Averbode Abbey has a rich history which already spans ten centuries. It was founded in 1134 on the initiative of Arnold II, Count of Loon. Its activities soon included agriculture to ensure its sustainability. Over the centuries however, the abbey faced many trials such as looting, fires and the plague. Indeed, in the late 18th century it was even sold and demolished.
From the 19th century onwards the abbey began to flourish once more. Monastic life was resumed and it became the hub of many activities such as missionary work and a publishing house. In the 20th century, the Norbertine monks founded different schools. Today Averbode Abbey faces a bright future with a wide range of products and a brand new experience centre.
The monks at Averbode Abbey belong to the order founded by Saint Norbert. Which is why they are called Norbertines. However, they are also known by several other names. The name Premonstratensians for example refers to Prémontré, the French town where the order was founded in 1121. Their white habit has also earned them the nickname witheren (white men).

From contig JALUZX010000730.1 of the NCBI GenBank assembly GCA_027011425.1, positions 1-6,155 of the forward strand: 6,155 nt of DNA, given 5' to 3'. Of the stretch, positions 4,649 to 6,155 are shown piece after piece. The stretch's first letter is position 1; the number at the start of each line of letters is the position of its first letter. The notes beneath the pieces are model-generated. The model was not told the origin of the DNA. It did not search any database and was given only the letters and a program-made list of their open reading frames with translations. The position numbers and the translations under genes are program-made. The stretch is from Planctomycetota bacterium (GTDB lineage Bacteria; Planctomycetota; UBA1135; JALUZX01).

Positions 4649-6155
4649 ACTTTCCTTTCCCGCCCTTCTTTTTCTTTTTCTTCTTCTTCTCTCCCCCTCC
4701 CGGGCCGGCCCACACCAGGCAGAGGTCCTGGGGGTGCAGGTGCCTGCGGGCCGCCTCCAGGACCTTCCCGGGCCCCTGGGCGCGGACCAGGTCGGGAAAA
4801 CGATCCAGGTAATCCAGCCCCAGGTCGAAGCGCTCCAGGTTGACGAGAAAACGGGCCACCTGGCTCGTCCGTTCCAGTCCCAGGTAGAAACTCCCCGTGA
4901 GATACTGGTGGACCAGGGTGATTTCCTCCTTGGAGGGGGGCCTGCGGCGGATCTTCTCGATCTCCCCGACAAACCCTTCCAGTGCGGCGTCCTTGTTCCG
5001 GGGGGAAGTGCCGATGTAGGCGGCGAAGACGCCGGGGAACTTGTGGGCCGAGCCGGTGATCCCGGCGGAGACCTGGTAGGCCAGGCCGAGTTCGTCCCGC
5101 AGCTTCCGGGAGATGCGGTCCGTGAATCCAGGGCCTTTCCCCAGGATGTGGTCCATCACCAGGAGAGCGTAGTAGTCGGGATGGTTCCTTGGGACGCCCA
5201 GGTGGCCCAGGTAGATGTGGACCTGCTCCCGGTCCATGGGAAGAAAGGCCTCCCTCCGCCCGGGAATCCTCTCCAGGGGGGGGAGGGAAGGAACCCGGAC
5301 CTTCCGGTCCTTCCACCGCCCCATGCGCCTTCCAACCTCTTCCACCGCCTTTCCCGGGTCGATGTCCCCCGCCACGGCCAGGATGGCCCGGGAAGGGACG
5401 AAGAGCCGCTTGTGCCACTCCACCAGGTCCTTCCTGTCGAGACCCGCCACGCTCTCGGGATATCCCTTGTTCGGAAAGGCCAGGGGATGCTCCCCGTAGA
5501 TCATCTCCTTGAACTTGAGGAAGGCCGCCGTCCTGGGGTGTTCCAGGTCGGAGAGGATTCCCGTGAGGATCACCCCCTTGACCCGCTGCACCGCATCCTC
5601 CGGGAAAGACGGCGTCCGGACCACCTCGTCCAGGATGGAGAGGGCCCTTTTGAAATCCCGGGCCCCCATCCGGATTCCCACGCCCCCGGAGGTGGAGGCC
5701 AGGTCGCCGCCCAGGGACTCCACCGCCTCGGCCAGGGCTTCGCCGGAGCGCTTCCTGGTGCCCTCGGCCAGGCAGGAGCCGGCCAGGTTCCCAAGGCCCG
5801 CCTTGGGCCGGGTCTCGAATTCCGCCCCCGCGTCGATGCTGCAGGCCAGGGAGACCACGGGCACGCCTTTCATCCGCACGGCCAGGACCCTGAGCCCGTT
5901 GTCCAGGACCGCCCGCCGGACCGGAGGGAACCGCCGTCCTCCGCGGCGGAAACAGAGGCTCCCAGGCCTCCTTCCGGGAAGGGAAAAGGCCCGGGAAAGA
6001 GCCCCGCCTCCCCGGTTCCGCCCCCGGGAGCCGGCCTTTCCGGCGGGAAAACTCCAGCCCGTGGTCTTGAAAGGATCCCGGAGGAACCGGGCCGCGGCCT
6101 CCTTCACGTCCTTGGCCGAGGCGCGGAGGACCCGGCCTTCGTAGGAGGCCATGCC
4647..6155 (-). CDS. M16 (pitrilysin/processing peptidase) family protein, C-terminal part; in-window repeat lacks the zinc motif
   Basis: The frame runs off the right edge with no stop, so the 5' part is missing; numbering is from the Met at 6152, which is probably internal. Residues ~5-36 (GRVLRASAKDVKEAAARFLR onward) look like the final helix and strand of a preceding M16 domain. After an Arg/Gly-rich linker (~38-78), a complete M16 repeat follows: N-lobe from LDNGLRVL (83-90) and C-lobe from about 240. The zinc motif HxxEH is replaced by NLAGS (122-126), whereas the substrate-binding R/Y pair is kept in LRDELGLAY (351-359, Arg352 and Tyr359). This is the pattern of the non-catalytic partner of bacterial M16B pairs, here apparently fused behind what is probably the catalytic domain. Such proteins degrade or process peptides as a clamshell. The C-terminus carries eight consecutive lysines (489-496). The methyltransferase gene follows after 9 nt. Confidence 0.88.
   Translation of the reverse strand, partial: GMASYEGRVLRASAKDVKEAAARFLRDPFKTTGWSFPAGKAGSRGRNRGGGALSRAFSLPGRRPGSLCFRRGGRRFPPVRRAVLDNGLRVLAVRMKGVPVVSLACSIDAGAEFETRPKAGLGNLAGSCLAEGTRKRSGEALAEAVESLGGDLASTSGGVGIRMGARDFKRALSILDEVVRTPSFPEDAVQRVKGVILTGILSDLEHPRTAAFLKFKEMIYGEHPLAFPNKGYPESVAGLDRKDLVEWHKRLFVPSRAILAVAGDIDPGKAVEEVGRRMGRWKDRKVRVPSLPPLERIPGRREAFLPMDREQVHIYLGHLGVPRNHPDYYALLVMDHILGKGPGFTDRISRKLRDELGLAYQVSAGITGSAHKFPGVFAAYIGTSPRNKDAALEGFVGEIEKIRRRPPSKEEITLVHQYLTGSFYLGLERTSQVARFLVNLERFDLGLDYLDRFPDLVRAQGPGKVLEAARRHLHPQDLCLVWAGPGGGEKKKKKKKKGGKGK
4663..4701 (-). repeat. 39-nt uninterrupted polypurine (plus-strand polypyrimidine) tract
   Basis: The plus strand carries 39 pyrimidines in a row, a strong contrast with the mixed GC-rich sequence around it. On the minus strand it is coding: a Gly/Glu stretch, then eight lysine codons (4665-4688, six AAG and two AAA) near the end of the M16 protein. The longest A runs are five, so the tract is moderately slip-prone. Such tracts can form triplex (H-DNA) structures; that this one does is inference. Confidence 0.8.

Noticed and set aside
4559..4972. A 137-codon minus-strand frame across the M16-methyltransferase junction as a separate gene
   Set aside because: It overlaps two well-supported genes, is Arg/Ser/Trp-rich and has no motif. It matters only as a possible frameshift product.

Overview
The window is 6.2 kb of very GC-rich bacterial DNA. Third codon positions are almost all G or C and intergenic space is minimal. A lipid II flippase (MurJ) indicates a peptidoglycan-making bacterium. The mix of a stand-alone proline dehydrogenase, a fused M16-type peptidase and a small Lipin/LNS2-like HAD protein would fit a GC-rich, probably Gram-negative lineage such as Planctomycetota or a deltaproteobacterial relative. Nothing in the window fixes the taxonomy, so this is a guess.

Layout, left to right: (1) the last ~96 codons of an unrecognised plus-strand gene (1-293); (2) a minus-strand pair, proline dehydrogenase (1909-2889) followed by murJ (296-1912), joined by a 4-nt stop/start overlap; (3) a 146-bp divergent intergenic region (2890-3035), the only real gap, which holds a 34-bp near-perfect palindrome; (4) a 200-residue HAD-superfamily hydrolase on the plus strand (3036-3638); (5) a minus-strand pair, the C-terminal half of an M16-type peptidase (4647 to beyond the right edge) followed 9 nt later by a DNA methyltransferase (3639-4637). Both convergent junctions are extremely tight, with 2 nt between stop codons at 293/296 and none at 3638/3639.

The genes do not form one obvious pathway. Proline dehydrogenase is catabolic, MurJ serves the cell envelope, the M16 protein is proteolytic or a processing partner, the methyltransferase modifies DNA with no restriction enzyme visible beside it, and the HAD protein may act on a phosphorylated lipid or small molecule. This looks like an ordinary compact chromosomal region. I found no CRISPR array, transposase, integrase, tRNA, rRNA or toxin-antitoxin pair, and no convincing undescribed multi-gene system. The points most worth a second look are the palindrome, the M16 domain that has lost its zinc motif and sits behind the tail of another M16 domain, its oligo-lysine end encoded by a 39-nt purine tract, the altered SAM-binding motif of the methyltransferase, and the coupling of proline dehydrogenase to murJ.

Like Jesus, the Norbertines’ aim is to spread the gospel in a way that will allow people to draw courage and confidence from it. At the same time they also wish to live the gospel together, as brothers, in a community that offers prays and services. In their lives they strive for unity between community life, prayer and pastoral commitment. For more information go to the Abdij van Averbode website.
Would you like to visit the abbey? No problem! During the day you are free to visit the abbey courtyard and the abbey church. Every Sunday afternoon between Easter and All Saints there is a tour of the abbey for individual visitors at 3 pm.
Groups can also request an abbey visit at other times of the week. Group visits are allowed, depending on what is possible for the community at that time. Would you like to find out more about group visits, group reflection and our open days? Go to this site!
Averbode Abbey has been the home of the Averbode publishing company for almost a century. In the meantime it has become a market leader for educational magazines in Belgium, both in Dutch and French. The publishing house also has a strong educational fund with learning tools and methods for primary, secondary and adult education. It is also responsible for distributing work by international educational publishers.
For more information go to the site Uitgeverij Averbode.